Collaborations: Prof. Richard M. Crooks (The University of Texas at Austin): Preconcentration, separation, and detection on microfluidic devices; Prof. Andreas Seidel-Morgenstern (Max-Planck-Institute for Dynamics of Complex Technical Systems, Magdeburg): Large-scale simulation of flow and transport in reconstructed porous media; Agilent Technologies GmbH (Waldbronn): Microchip-HPLC and Microchip-ESI-MS; Merck KGaA (Darmstadt): Silica monoliths.
● 1988-1994: Diplom-Chemiker (Eberhard-Karls-Universität, Tübingen, Germany)
● 1994-1998: Dr. rer. nat., Thesis: "Fluid dynamics in chromatography studied by nuclear magnetic resonance" (summa cum laude), Advisors: Prof. Dr. Ernst Bayer (Institute of Organic Chemistry, Eberhard-Karls-Universität Tübingen) and Prof. Dr. Georges Guiochon (Department of Chemistry, The University of Tennessee, Knoxville, and Oak Ridge National Laboratory)
● 1995-1996: Visiting Scientist (for six months) at the Department of Chemistry, The University of Tennessee, Knoxville, TN, USA, Advisor: Prof. Dr. Georges Guiochon
● 1998-2000: EU Marie Curie Postdoctoral Fellow (Department of Molecular Physics, Wageningen University and Research Centre, Wageningen, The Netherlands), Topic: "NMR investigation of temporally and spatially resolved dynamics in porous media"
● 2000-2007: Assistant Professor (C1), later Juniorprofessor (W1) at the Institute of Chemical and Process Engineering, Otto-von-Guericke-Universität, Magdeburg, Germany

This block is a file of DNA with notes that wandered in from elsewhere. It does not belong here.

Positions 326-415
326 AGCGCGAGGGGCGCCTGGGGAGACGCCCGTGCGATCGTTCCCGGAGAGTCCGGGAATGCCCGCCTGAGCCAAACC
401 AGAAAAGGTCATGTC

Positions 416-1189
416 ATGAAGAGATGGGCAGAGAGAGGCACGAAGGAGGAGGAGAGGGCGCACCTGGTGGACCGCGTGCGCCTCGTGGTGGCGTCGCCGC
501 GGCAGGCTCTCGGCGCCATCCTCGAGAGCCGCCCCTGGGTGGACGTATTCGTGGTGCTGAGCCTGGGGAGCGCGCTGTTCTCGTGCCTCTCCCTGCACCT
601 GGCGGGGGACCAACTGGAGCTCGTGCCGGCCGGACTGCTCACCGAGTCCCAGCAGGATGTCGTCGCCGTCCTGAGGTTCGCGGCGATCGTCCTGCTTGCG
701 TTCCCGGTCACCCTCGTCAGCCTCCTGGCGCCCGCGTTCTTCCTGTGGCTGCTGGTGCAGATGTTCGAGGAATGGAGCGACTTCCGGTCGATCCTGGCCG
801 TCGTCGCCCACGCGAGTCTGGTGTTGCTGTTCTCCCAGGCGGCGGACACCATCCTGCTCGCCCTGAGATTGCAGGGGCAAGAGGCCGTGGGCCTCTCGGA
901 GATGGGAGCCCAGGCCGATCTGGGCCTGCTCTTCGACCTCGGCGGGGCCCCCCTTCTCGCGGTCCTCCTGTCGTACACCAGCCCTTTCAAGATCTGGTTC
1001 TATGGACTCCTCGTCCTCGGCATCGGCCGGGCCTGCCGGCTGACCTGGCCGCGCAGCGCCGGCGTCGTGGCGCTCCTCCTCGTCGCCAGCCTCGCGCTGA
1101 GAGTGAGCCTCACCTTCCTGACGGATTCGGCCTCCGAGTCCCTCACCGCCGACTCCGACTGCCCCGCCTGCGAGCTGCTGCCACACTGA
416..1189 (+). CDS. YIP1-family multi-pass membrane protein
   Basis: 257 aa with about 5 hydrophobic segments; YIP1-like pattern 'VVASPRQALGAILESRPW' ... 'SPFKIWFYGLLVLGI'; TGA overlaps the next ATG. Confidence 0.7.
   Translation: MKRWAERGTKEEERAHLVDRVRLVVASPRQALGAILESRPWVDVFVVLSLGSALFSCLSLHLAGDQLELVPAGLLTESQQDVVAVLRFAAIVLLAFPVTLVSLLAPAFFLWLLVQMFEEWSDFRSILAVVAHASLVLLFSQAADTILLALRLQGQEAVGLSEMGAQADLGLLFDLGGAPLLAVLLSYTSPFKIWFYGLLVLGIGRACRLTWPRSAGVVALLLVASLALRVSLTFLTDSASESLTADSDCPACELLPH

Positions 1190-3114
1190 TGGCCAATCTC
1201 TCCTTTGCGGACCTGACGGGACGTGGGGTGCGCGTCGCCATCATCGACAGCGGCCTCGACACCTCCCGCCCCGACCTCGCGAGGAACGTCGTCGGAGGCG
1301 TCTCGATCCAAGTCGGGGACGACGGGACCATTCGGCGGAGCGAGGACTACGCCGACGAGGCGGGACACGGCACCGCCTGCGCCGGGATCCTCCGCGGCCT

● 2000-2004: Dr. rer. nat. habil. (venia legendi for Physical Chemistry), Thesis: "Electrokinetic flow and transport in porous media: Experimental methods, numerical analysis, and applications", Mentor: Prof. Dr. Andreas Seidel-Morgenstern (Institute of Chemical and Process Engineering, Otto-von-Guericke-Universität Magdeburg, and Max-Planck-Institute for Dynamics of Complex Technical Systems, Magdeburg)
● 2003: Desty Prize for Innovation in Separation Science, The Royal Institution of Great Britain, London
● 2006: Young Scientist Award from DECHEMA e.V., which is the German analog of the AIChE (this prize is based on cutting-edge research combined with over-average teaching skills)
● 2007-2011: Professor (W2) for Analytical Chemistry, Department of Chemistry, and Board of Directors, Materials Science Center, Philipps-Universität Marburg
● 2010: Offer for a chair "Microfluidic Chemistry and Technology" from the Department of Chemical Engineering and Chemistry, Eindhoven University of Technology (Eindhoven, The Netherlands)
● 2010: Offer for a professorship "Microfluidic and Nanofluidic Analysis Systems" from the Department of Chemistry, Ruhr-Universität Bochum (Bochum, Germany)
● Since 2011: Professor (W3) for Analytical Chemistry, Department of Chemistry, Philipps-Universität Marburg
● 2011: Named Discussion Leader at the 2011 Gordon Research Conference on "Physics & Chemistry of Microfluidics", Waterville Valley, NH, USA
● 2011-2012: Chairman of the German Chemical Society, Marburg